Human capital development, identifying top tourism products, and marketing and promotion resonated as key areas on which Lao tourism needs to focus in preparing for the ASEAN Economic Community’s (AEC) launch, according to participants at the 16th Lanith Symposium, “Five Months and Counting”, held on Friday, 31 July 2015, at Lao Airlines head office at Wattay International Airport.
Lao Ministry of Information, Culture, and Tourism (MoICT) Vice Minister Chaleune Warinthrasak opened the event, stating, “To compete in the AEC, we need to aim for quality tourists by increasing marketing and promotion and our efforts in human capital development (HCD). The government and private sector will also continue to engage in product development.”
These endeavours are in line with the ASEAN Tourism Strategic Plan (ATSP) 2011-2015 and the early stages of the ATSP 2016-2025, keynote speaker ASEAN Secretariat representative Eddy Kresmedi told the 70-plus participants at the Luxembourg Development Cooperation-backed event.
“It is imperative that the private sector be closely involved in selecting and developing tourism products, as well as in identifying three-country regional packages for promotion on aseantourism.travel,” Mr Kresmedi said.
He stated the current ATSP places priority on natural, cultural, and heritage sites as well as community-based tourism (CBT) and river cruise tourism, which has good potential in Laos.
However, he pointed to challenges such as the current need for multiple visas, which hinders intra-regional tourism, and issues regarding seamless cross-border road vehicle traffic.
Mr Kresmedi emphasised that HCD remains high on the list for the early years of ATSP 2016-2025, and the ASEAN Mutual Recognition Agreement (MRA) currently covers standards for traditional tourism and hospitality employees.
He said MRAs benefit the industry as they guarantee conformity to ASEAN standards, recognize staffs’ skills, and improve the overall quality of regional human resources. Staff, who register in the MRA system and receive MRA certification, may be eligible to work in other ASEAN countries, depending on quotas.
Mr Kresmedi pointed to Lanith’s Passport for Success skills training program and the two-year Lanith Diploma as models for achieving MRA certification, while also clearly presenting a pathway to career advancement, a point many speakers and participants feel hinders the industry in recruiting staff.
According to Exo Travel Managing Director Duangmala Phommavong, “Secondary school students do not see a career path in tourism and hospitality, and there is no marketing for these careers in their schools.” She added that most young graduates want to be “the big boss”, and perceive the service industry as a low-status career.
Asian Development Bank Senior Portfolio Management Specialist and the symposium’s panel moderator Steven Schipani suggested an internal marketing campaign via various media channels would help create awareness among Lao people in the industry’s various career paths.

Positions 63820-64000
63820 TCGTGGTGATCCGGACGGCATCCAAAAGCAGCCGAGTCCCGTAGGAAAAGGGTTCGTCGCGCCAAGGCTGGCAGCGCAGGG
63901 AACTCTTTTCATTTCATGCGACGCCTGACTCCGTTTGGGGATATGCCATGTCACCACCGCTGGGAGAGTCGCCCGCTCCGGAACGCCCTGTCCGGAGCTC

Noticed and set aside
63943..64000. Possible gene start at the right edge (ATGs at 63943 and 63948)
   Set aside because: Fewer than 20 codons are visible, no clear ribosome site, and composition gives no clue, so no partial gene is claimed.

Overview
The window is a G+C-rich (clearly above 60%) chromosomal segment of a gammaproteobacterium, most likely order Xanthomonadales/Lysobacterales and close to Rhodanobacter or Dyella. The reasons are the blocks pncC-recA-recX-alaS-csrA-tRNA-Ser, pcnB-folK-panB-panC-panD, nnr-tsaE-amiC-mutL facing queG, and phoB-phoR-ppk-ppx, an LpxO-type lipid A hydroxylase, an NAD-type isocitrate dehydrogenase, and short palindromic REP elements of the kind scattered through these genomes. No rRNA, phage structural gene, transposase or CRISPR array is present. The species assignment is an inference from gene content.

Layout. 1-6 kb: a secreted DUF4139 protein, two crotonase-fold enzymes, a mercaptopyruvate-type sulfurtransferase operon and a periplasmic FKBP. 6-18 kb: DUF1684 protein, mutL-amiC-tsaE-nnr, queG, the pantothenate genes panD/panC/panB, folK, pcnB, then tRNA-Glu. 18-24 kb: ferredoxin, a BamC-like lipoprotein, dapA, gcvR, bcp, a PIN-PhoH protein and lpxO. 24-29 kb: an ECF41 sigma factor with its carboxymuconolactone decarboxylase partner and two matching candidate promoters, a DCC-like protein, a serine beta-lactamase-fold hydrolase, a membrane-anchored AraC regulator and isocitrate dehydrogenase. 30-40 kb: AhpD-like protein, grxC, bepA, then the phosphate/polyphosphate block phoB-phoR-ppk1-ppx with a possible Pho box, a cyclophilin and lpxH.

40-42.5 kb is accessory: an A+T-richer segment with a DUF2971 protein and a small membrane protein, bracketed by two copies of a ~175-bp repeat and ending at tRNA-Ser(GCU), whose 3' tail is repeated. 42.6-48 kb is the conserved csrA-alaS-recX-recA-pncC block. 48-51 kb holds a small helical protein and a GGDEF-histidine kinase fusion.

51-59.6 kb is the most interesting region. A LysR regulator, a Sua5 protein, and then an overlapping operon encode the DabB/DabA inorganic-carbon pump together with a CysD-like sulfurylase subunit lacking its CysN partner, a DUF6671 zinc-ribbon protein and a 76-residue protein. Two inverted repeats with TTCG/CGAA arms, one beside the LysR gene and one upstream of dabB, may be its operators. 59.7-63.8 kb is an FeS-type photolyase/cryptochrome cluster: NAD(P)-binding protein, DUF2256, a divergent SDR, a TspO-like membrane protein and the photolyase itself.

JOBS 108 Managing Director and symposium panellist Keovisouk Dalasane agreed, stating “They need to know there are career paths, and institutes like Lanith can take them there.” He added the industry must devise a way to ensure employers and employees know about MRAs and the need to increase their level of service standards to reach ASEAN benchmarks.
MoICT Division of Tourism Development Director and co-keynote speaker Somxay Sipaseuth acknowledged that Laos lacks skilled labour, and HCD is among the government’s “priority actions,” as are tourism product development and marketing.
Mr Sipaseuth noted Laos’ product development supports ATSP 2016-2025, which adds MRA criteria for six new areas: homestays, clean tourist cities, green hotels, public toilets, community-based tourism, and spas.
“Natural tourism sites are Laos’ top priority, but we are also heavily focussing on cultural and heritage products led by three UNESCO World Heritage sites, CBT homestays and handicrafts, and river tours.” He added that 10 villages are being assessed to see if they meet ASEAN standards.
Mr Sipaseuth noted public-private partnership (PPP) opportunities in product development, such as the joint project between the Ministry of Education and Sports, Lao World Real Estate Company, and Champassak Grand Hotel to build the Vientiane Grand Hotel, which will be operated by Lanith.
He added that improving existing products and the selection of a “Clean City”, which is being supported by the 16th Lanith Symposium sponsor, German Development Cooperation (GIZ), will require close cooperation with the private sector. He said challenges include competition among quality products and attracting investment.
Mr Sipaseuth emphasised that to increase tourism expenditures, Laos needs to implement ASEAN standards, create a platform to facilitate PPPs and tap into the private sector’s experience and knowledge, increase promotional activities, and add value to nature-based products.
Lao Association of Travel Agents representative and symposium panellist Saysamone Srithirath added that Lao tourism needs to clearly identify its best products, as many are unattractive to visitors. “There is a lack of marketing research and promotion,” she said. “We need to know what tourists want, and promote what we have to fill their needs.”
TripAdvisor ASEAN Markets Manager and symposium panellist Matthew Zatto commented that tourists are increasingly looking for new experiences, and studies show, “Most are influenced by cultural interactions.”
Mr Zatto added that in the near future, tourists from ASEAN countries will spend more. “Travel is still growing here, whereas more experienced Western travellers are willing to spend more on tourism. Once ASEAN tourists are experienced, like Singapore travellers, their expenditures will grow.